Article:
Adam Kay’s hilarious, moving and essential diaries of his time as a junior doctor, This Is Going to Hurt, has been a runaway bestseller since it was published at the beginning of the month. Joe Melia caught up with the award-winning performer and writer ahead of his appearance at Waterstones.
How soon after you left the medical profession did you realise that you had strong material for comedy and subsequently This Is Going to Hurt?
It only occurred to me a couple of years back that the diaries as a doctor were anything other a mandatory log of my experiences for my end-of-year appraisals. (And an aide-memoire of objects in orifices to regale/disgust friends with over dinner.)
How much influence did the junior doctors’ industrial dispute have on making you want to write the book?
The book in fact only exists because junior doctors came under fire from the government recently. Ministers were claiming that doctors were striking because they were being greedy, because they were in it for the money – whereas the truth was that doctors were simply worried about working conditions and patient safety. Doctors really struggled to get their side of the story across (probably because they were at work the whole time) so I thought by publishing my diaries, it might help people see what the job is actually like.
What kind of reaction to the book have you had from former medical colleagues and medical professionals?
I’ve been absolutely blown away by the response from doctors, nurses and other healthcare professionals. I wanted the book to provide a (genital) warts and all account of the job – and it means so much to me that I’ve heard from so many frontline staff that I’ve captured that: the mix of funny and sad, the high-octane and mundane, the privilege of playing a role in people’s lives and the petty bureaucracies.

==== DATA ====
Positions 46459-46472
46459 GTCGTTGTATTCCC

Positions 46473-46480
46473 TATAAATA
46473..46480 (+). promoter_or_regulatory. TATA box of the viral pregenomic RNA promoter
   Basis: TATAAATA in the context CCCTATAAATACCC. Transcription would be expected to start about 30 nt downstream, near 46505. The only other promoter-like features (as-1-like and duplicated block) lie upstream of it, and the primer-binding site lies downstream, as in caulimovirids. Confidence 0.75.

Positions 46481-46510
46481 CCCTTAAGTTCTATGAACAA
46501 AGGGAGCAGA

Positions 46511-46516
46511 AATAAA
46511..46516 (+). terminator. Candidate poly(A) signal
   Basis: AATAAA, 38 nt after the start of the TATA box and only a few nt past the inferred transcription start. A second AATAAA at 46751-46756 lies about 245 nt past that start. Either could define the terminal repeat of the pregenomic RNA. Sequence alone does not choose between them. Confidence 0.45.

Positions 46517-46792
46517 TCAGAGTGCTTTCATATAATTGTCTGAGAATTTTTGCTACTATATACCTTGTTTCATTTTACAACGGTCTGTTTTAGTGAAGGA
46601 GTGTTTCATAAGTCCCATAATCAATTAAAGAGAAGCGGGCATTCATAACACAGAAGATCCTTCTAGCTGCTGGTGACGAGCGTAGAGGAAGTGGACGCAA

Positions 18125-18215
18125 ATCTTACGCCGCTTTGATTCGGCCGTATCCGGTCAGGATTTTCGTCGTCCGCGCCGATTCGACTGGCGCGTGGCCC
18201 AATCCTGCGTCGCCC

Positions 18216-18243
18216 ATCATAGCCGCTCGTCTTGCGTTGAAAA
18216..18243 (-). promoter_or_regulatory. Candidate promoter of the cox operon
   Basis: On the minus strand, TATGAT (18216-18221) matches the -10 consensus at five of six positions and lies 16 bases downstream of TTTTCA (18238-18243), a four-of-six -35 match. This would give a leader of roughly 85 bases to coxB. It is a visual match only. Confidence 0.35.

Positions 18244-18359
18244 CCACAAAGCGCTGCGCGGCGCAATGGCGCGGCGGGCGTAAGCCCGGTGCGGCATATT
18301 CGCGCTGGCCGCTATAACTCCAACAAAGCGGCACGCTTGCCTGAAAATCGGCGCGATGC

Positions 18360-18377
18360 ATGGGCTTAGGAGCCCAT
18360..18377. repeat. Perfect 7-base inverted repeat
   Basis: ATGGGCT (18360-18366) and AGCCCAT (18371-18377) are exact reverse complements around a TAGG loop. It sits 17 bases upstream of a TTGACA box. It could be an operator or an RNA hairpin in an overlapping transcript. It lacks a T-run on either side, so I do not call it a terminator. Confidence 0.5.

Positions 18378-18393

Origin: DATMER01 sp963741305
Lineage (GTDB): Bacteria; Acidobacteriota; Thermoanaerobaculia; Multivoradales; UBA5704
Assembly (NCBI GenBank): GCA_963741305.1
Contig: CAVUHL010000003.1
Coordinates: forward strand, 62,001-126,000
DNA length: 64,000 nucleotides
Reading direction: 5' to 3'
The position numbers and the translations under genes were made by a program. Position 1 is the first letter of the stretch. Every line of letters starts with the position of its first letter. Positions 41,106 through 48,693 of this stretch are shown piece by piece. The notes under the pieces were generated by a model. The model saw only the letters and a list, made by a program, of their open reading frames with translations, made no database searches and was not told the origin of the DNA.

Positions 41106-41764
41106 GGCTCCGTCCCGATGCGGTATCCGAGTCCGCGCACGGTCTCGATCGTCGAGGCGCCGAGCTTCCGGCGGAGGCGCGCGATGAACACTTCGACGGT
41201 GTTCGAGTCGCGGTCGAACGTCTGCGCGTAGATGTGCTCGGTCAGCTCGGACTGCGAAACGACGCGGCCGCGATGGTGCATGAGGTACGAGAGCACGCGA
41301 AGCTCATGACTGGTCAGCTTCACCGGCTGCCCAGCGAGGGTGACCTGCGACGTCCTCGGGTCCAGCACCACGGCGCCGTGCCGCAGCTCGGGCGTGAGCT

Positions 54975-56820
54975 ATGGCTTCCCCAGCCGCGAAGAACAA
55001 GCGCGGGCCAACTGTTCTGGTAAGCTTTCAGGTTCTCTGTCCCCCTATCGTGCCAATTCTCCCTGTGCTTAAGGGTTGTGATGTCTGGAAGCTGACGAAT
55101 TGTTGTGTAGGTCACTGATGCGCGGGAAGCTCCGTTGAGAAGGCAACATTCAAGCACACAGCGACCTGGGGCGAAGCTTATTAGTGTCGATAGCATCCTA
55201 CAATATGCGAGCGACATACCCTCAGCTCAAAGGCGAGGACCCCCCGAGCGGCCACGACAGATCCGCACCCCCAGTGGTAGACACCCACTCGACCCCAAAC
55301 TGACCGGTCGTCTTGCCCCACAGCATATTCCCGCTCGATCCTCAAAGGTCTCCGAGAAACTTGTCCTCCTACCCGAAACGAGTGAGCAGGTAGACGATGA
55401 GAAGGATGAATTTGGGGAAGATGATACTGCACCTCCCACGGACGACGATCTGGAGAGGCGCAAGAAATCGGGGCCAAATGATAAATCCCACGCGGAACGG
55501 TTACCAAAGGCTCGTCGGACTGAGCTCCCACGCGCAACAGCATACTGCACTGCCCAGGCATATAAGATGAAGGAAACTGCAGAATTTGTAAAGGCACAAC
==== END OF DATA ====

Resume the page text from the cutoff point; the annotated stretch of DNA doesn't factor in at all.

Did you picture an audience/readership as you were putting the book together?
It slightly freaks me out to think of large numbers of people knowing personal facts about my life, so I generally pretended to myself that the book was just going to be seen by my agent and my editor during the process. Now that I keep seeing the book in newspapers and shops it’s slightly harder to pretend.
What do you hope readers will take from the book about the life of a junior doctor?
I hope that people will read it and see the toll the job takes on a doctor’s life – the emotional toll at work and the toll on friends and relationships at home. I hope that people will see that doctors are humans – humans who get ill and get sad and get things wrong. But they’re all people trying their hardest, and none of them are in it for the money, whatever Mr Hunt may claim.
Have you been surprised by how well the book has sold?
I’m beyond surprised; baffled and delighted. It all rather feels like an elaborate prank, if I’m quite honest.
Adam Kay will be reading from and discussing This Is Going To Hurt (Picador, £16.99) at Waterstones Bristol Galleries on Monday September 25 at 7pm. Tickets £3 on the door or online www.waterstones.com/events/adam-kay-secret-diaries-of-a-junior-doctor/bristol-galleries